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Northampton leaders spread divestment in fossil fuel message on Beacon Hill

NORTHAMPTON — A few days after the City Council approved a resolution calling for divestment from fossil fuel companies earlier this month, two of its backers took the message to Beacon Hill.

City Council President William H. Dwight and resident Adele Franks testified at a Joint Committee on Public Service hearing last week, urging committee members to support a bill requiring the state’s pension fund to divest from fossil fuel companies.

It was the Legislature’s first hearing on a bill sponsored by state Sen. Benjamin B. Downing, of Pittsfield. If approved, Massachusetts would become the first state in the nation to divest its fossil fuel holdings.

Franks said dozens of people testified in favor of the bill — students, people from environmental groups, members of faith communities, municipal officials and economic analysts — while a couple hundred people rallied in support of the bill in front of the State House.

Promoters of the effort say the growing fossil fuel divestment movement will result in sensible regulation to reduce carbon emissions, and will be a catalyst or change similar to how divestment from tobacco companies in the 1990s allowed regulation that reduced tobacco use.

Northampton’s resolution asks the Retirement Board and treasurer to sell the city’s holdings in fossil fuel companies and stop investing, either directly or indirectly, in new fossil fuel companies. The resolution is largely symbolic because the city has a small number of investments in these areas. Of the city’s total portfolio, about .03 percent is invested in fossil fuel companies.

Dwight believes it’s appropriate to encourage other communities and institutions to stop investing in profit-driven fossil fuel companies in the hope that such pressure will lead such companies to change their practices.

“I don’t think we’re bringing the oil companies to their knees ... our impact hopefully would be cumulative,” Dwight said.

The council adopted the measure in a second vote at its Sept. 5 meeting by a 6-0 vote, with Ward 5 City Councilor David A. Murphy and Ward 7 City Councilor Eugene A. Tacy abstaining. Ward 4 City Councilor Pamela C. Schwartz was absent.


Free ‘sharps’ disposal

Residents looking to get rid of medical syringes and needles they use at home can do so for free this week thanks to an initiative sponsored by the city’s Health Department.

The free disposal began Monday and continues through Saturday. During the week, residents can drop off their “sharps” between 10:30 a.m. and 1:30 p.m. at the Health Department office on the first floor of the Puchalski Municipal Building, 212 Main St. On Saturday, drop-offs will take place from 9 to 11 a.m.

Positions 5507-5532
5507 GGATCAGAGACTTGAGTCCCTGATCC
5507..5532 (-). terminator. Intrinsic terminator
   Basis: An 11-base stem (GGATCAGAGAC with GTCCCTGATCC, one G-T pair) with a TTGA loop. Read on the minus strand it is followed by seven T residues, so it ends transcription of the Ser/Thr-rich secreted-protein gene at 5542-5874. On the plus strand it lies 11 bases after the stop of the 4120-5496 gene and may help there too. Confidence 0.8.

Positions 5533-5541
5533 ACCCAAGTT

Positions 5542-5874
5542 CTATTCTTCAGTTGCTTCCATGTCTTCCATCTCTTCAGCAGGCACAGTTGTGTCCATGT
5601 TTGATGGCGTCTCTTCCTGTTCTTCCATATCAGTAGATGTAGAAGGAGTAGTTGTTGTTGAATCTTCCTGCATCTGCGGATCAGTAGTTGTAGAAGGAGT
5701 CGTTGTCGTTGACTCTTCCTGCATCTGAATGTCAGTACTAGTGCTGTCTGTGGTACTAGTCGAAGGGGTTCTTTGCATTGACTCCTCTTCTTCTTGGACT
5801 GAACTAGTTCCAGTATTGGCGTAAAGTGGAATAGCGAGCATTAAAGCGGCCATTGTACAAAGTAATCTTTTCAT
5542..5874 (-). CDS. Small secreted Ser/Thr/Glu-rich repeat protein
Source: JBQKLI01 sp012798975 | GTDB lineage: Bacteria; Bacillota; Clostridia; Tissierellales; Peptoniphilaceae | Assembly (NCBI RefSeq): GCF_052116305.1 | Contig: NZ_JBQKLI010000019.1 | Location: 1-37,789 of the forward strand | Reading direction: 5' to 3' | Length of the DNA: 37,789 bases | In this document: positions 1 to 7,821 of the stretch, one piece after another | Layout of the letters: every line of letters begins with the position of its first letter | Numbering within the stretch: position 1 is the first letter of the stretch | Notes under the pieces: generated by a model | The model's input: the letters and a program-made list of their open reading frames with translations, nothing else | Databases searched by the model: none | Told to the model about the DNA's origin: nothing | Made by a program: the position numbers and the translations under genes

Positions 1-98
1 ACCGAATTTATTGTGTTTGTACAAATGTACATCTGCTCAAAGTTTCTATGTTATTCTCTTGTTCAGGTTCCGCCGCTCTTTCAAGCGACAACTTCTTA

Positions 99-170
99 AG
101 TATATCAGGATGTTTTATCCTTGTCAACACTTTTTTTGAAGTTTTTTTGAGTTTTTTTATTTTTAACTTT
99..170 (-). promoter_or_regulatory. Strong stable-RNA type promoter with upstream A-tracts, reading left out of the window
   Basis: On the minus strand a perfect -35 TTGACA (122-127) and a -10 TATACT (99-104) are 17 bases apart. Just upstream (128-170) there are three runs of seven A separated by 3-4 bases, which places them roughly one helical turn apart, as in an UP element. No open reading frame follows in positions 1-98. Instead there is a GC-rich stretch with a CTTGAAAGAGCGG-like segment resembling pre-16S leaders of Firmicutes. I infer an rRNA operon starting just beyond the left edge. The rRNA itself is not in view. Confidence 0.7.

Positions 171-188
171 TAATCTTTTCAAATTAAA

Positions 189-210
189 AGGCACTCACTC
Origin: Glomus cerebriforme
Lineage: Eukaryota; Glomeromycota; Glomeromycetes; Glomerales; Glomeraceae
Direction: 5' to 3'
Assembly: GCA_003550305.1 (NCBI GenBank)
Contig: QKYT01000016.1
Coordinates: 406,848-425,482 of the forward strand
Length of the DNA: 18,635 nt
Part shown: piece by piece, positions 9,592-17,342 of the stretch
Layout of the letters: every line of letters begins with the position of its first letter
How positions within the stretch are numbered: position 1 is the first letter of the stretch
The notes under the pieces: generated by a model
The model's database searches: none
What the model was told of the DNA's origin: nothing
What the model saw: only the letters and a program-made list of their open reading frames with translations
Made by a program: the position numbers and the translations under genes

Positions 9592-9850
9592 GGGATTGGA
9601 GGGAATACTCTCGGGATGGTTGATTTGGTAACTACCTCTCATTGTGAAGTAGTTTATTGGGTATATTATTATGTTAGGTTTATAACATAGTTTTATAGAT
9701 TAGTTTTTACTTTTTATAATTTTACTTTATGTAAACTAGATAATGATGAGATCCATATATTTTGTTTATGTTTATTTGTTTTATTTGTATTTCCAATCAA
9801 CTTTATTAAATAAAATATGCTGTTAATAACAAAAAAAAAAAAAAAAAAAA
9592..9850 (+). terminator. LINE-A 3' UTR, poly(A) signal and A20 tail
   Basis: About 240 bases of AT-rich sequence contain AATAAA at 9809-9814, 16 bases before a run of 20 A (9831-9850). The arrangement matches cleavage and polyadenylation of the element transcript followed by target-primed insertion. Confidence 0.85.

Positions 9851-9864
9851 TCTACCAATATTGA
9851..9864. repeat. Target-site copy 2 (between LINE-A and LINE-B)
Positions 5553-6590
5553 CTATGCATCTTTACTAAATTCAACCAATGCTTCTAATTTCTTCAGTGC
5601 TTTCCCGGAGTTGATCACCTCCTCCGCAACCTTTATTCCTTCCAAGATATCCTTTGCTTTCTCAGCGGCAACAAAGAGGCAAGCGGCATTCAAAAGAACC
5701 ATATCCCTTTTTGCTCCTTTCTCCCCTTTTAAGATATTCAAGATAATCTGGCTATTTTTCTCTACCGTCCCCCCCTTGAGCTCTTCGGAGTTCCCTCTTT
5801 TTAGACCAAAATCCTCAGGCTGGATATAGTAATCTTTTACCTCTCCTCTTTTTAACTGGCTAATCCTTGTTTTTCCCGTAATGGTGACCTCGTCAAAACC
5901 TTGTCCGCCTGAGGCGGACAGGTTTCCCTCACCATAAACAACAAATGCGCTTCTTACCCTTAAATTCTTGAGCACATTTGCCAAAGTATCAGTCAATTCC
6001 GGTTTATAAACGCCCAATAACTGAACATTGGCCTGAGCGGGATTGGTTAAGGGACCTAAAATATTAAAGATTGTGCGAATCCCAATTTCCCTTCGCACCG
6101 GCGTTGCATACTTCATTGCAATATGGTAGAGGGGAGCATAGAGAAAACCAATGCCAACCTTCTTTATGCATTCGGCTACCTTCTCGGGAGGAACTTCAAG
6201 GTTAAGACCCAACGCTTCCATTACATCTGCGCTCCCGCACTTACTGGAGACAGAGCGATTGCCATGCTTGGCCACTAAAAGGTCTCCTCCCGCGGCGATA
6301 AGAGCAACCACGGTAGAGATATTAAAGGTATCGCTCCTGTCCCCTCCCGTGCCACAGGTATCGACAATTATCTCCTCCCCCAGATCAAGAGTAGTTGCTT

The items must be placed in a rigid, leak-proof and puncture resistance container. Approved containers may also be purchased at the Health Department.

About a year ago, the Health Department launched the program to give residents an inexpensive way to get rid of syringes and needles and make it possible for residents to comply with a state law that bans disposal of needles, syringes and lancets in household trash and landfills.


North, North Elm projects

As one project wraps up, another begins.

The Department of Public Works anticipates that final paving of North Street will begin Wednesday. The department is recommending motorists seek alternate routes and avoid using the street. North Street residents will have access to their property, but all other traffic will be detoured from the work zone.

Meantime, work on a new sidewalk along the western edge of North Elm Street began last week and is expected to be completed at the end of the month. The sidewalk is being constructed on North Elm from Hatfield Street to the intersection of Bridge Road.


Discussing black bears

Amid concerns that people might be feeding or evening chasing black bears, state and local experts will discuss ways residents can stay safe and avoid conflict with bears at a presentation next week.

The session is scheduled for Wednesday, Sept. 25, at 7 p.m., at the Forbes Library on West Street.

It will feature talks by Ralph Taylor, of the state’s Division of Fisheries and Wildlife, and Christina White, a veterinarian at Riverbend Animal Hospital, who will discuss black bears, local studies, and the work of the Massachusetts Large Animal Response Team. A representative from the Northampton Health Department will talk about the city’s ordinance on feeding wildlife.

The free event is sponsored by the state Division of Fish and Wildlife, Riverbend Animal Hospital, Hitchcock Center for the Environment, and Northampton Health Department.


A fitting tribute

A new flowering cherry tree will be planted in the courtyard of the Hampshire County Courthouse Friday to honor victims of domestic violence in the county.

Officials from the Hampshire Council of Governments, Safe Passage and the Northwestern District Attorney’s Office will join Yoko Kato for a planting ceremony scheduled for Friday at 4 p.m. in the courthouse lawn, 99 Main St.

Kato’s daughter and grandson were murdered by the boy’s father inside their Northampton apartment two decades ago. Since then, Kato has helped bring international attention to the problem of domestic violence.

Legacy Comments1

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